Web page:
Home exemption: In terms of the home exemption, the suggestion is that the home and the land that it sits on be exempt, but the land is only exempt up to a limit of 4,500m² unless a larger area of land can be justified as the home. This means that there is no proposed exemption for farmland, for example.
Homes owned by trusts or companies: The home exemption proposed is intended to be available not only to individuals but also trust owners. The TWG even goes further to say that companies should qualify for the home exemption from CGT if the property owned by the company is used by the shareholder or shareholders as their residence.
Homes partly used for business/producing income: The home exemption comes with qualifiers if part of the home is used for business or income producing purposes. Provided the majority of the home is used for private purposes, you get the benefit of the exemption. However, you cannot claim any deductions on the business/income use – while still having to return the income as taxable. Alternatively, you can choose to claim deductions, but then the business/income part of the property falls within the CGT net. For example, if part of the home is used as a home office, you face the choice of ceasing to claim expenses and getting the benefit of the full exemption, or continuing to claim expenses and losing the exemption for the business proportion of the home.
Lower CGT tax rate for retiring business owners: The TWG proposes that the tax rate applicable for gains on sale of businesses by owners moving into retirement is lowered. They suggest that the first, say $500,000 of a gain realised on selling a closely held active business by an owner aged 60 or older should be taxed at a rate 5% lower than the actual marginal rate.
Possible repeal of loss ring-fencing rules: The TWG has suggested that the government consider repealing the soon to be enacted residential rental ring-fencing rules. The TWG notes that the case for ring-fencing of residential rental losses is reduced if capital gains are taxed. They also note that to the extent that the taxation of capital gains on residential rental properties may put upward pressure on rents, the removal of the ring-fencing of losses may dampen such pressure.
Taxation of companies/small businesses: Outside the context of CGT there are recommendations in respect of taxation of companies and small businesses. Specifically, the TWG suggests that the government explore options for implementing robust rules for taxing close companies that would prevent tax avoidance in the event that there is a larger gap between the higher personal marginal tax rates and the company tax rates. In other words, the TWG is seemingly foreshadowing an increase to the top personal marginal tax rates, which was something beyond its remit to suggest in this report.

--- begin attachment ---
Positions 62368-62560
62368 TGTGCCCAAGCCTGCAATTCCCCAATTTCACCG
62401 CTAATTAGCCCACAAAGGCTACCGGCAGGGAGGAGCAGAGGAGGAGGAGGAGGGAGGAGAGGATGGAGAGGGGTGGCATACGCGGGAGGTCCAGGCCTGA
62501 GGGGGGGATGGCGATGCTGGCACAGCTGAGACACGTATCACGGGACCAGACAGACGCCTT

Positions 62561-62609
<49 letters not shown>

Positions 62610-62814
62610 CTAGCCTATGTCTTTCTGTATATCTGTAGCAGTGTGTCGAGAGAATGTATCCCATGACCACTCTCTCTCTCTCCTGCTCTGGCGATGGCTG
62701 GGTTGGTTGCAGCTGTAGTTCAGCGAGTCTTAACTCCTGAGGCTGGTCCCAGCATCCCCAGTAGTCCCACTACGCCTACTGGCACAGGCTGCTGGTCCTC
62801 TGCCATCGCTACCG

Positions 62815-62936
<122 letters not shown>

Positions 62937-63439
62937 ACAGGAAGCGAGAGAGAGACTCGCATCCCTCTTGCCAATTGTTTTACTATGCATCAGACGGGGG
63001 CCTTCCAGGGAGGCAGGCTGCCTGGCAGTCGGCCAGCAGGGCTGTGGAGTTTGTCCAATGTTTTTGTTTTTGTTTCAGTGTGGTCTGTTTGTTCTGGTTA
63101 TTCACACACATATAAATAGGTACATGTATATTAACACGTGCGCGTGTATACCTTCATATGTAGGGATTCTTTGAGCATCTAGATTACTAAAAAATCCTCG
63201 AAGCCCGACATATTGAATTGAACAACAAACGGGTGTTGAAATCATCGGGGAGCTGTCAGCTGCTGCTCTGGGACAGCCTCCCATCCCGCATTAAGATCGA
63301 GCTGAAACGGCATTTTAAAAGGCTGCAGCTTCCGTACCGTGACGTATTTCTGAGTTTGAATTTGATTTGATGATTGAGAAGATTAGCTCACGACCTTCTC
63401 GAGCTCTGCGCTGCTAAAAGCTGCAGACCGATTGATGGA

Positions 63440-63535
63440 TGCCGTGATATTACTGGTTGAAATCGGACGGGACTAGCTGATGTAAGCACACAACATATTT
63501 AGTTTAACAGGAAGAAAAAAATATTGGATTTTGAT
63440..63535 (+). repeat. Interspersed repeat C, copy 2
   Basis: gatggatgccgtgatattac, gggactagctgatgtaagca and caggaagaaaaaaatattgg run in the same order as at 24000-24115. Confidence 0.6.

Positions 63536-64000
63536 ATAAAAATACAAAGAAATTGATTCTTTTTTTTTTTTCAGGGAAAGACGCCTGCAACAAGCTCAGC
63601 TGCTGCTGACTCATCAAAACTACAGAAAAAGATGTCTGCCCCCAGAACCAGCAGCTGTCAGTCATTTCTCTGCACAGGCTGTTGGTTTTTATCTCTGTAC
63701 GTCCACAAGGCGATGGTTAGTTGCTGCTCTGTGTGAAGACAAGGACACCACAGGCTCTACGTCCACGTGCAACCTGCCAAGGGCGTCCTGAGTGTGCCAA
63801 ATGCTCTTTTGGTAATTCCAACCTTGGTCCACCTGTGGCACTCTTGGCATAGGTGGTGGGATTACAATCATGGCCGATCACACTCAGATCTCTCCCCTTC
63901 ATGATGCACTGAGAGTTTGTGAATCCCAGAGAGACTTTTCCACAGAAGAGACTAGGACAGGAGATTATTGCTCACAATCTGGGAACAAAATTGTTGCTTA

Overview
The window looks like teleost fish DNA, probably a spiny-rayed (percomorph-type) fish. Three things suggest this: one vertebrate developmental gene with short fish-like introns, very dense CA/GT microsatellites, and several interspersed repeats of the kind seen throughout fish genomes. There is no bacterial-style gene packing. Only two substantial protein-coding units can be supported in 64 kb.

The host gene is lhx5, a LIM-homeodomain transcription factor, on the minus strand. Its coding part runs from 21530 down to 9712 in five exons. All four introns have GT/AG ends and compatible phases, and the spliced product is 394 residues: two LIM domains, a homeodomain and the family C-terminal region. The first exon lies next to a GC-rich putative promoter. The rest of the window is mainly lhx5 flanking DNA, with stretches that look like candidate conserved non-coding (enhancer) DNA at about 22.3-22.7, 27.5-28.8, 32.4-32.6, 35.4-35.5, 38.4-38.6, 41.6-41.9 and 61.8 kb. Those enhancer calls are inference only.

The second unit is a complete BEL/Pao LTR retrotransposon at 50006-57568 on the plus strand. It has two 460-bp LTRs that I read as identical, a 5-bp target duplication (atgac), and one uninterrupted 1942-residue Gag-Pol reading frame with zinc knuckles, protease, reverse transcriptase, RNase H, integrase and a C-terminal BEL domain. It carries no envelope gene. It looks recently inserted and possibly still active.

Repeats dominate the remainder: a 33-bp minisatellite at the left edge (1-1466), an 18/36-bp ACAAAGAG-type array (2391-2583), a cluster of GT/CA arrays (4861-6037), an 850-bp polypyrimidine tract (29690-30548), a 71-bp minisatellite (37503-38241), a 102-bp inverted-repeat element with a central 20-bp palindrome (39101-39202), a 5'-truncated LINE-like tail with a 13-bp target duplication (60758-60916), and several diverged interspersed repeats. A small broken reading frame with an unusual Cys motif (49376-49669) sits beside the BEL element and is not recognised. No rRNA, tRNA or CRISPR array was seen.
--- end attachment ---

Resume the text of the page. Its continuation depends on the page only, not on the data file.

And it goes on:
Non-payment of GST and PAYE: The TWG also recommends that the IRD have greater ability to pursue directors of companies where there is deliberate or persistent non-payment of GST and PAYE.
Tax on vacant land: The TWG has recommended that there be consideration of a tax or levy applying to vacant land or uninhabited residential properties. They have suggested that this be considered as a local government measure rather than a national tax.
Don’t rely on any of the TWG’s proposals, as Winston Peters is unlikely to agree to them. There would be such a backlash that Labour would be crazy to implement the report in its current form. We are more likely to see a cutdown version with lower tax rates and perhaps businesses and farms exempted. Or something different again.
Contact Matthew at firstname.lastname@example.org or call +64 9
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Disclaimer: This article is intended to provide only a summary of the issues associated with the topics covered. It does not purport to be comprehensive nor to provide specific advice. No person should act in reliance on any statement contained within this article without first obtaining specific professional advice. If you require any further information or advice on any matter covered within this article, please contact the author.